An experimental Canadian-made vaccine is one of the leading contenders in the unprecedented race to develop a tool that will stop the deadly Ebola epidemic.

As a massive Ebola outbreak continues to take lives in West Africa, the largest Ebola vaccine trial on humans is about to get underway in Switzerland.

The researchers will begin testing new drugs on 120 volunteers in the town of Lausanne.

Researchers are trying to determine two things: the safety of the vaccines and the correct dosage.

Scientists in the United States recently completed the first tests of the Canadian-made VSV-EBOV vaccine on 13 people to gauge its safety.

Dr. Shon Remich, a vaccine researcher at the Walter Reed Army Institute of Research, said they also expect to have some idea of immune response in the next three to four weeks.

“All the data we have from the initial low-dose group is being reviewed by a scientific review committee and they will give us permission whether we can move into an intermediate dose and high dose,” Remich said.

The next phase includes testing with higher doses in more people. The tests will take place in Switzerland and the African countries of Gabon and Kenya.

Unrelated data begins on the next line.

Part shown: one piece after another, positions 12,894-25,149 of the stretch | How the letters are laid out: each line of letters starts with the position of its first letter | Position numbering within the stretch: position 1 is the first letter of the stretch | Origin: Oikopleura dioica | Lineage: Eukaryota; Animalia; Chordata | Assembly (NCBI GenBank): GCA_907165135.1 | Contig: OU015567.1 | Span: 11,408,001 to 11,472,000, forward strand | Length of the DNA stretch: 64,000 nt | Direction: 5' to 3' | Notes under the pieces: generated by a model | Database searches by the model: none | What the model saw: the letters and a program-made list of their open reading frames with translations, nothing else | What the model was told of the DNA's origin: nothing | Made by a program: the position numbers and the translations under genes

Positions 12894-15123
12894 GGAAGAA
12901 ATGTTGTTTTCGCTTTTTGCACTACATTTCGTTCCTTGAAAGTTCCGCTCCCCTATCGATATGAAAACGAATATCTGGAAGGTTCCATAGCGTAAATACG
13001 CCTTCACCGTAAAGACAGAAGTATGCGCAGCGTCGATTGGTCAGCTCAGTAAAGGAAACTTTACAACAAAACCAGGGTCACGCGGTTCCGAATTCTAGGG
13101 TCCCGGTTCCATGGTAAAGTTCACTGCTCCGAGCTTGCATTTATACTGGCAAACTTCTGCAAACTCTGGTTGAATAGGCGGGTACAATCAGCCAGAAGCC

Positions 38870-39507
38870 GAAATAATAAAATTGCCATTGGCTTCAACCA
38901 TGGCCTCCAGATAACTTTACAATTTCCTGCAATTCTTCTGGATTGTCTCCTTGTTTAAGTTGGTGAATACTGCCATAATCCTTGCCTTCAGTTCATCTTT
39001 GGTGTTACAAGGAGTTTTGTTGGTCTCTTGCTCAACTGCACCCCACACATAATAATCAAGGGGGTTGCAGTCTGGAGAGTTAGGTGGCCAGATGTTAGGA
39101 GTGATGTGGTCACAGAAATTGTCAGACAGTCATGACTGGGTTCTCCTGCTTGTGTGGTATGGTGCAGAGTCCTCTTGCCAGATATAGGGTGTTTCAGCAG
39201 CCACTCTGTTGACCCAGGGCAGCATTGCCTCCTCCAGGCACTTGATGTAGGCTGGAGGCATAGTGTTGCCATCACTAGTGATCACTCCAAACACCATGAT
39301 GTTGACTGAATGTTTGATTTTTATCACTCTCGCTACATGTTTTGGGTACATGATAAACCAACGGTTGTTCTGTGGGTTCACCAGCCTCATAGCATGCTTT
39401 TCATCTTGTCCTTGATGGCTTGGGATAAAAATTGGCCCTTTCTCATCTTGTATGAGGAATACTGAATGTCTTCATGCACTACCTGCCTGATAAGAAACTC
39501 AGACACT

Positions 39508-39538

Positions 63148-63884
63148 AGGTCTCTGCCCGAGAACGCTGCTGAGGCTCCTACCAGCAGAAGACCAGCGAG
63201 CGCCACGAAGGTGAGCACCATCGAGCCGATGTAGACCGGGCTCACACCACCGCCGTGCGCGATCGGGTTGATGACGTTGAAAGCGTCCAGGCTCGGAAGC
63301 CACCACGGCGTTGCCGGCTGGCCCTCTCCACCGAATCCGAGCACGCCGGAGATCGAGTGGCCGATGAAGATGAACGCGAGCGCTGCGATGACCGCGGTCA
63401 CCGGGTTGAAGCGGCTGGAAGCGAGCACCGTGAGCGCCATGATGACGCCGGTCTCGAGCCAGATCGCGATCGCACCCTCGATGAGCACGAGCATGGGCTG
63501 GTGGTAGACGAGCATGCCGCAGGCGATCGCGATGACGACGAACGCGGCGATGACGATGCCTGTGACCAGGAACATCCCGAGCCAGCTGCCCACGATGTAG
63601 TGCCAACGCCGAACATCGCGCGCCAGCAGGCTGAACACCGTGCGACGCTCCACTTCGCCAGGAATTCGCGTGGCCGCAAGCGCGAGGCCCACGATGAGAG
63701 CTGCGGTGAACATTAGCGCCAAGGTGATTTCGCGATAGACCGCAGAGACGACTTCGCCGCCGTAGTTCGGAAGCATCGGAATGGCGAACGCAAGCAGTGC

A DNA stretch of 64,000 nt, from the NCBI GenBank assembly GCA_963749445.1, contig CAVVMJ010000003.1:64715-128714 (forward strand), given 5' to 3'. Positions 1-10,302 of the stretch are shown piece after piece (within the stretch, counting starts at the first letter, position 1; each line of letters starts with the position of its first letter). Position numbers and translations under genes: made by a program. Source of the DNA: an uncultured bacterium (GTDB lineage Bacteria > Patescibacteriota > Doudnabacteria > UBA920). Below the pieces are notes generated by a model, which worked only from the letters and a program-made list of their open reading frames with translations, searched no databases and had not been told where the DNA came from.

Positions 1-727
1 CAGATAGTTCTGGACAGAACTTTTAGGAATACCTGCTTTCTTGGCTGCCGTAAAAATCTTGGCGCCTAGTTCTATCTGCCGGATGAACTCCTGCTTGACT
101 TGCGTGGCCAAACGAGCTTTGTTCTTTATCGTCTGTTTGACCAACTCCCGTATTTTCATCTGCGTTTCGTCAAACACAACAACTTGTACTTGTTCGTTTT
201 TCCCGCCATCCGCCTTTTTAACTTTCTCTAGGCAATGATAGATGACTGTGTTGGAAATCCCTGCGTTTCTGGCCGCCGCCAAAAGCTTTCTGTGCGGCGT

A second experimental vaccine, produced by GlaxoSmithKline, is already being tested on health care workers in Mali.

The GSK product uses a harmless cold virus to deliver inactive components of the Ebola virus (Zaire Strain) into the immune system.

“It sort of tricks your body into thinking there might be Ebola around, but you don’t get sick from it, you don’t get Ebola,” said Dr. James Campbell, a researcher at the University of Maryland’s School of Medicine.

Ensuring vaccines are safe is the easy part of this testing. Questions remain over whether the vaccines will work, and what is the correct dose. Also, if a vaccine is deployed, officials will need to find a way to keep thousands of doses refrigerated in Africa’s intense heat.

Another hurdle is determining whether the vaccine has protected people from infection if they are also using personal protective equipment in health care settings. Is it the precautions or the vaccine that safeguards the person?

It’s also not clear whether trial data will come quickly enough to allow vaccines to be used in the current outbreak in West Africa.

“That’s the only reason why we’re working nearly 24-7, trying to make this happen so quickly,” Campbell said.

But some researchers say they’re ahead of schedule and are hoping to start larger clinical trials in December.

Remich, meanwhile, says Canada should take pride in what could be a large contribution to the fight against Ebola.

“If you take Canada out of the equation, we don’t have a vaccine, so I think there’s a lot that Canadians have to be proud of,” Remich told CTV News.

With files from CTV Medical Specialist Avis Favaro and producer Elizabeth St. Philip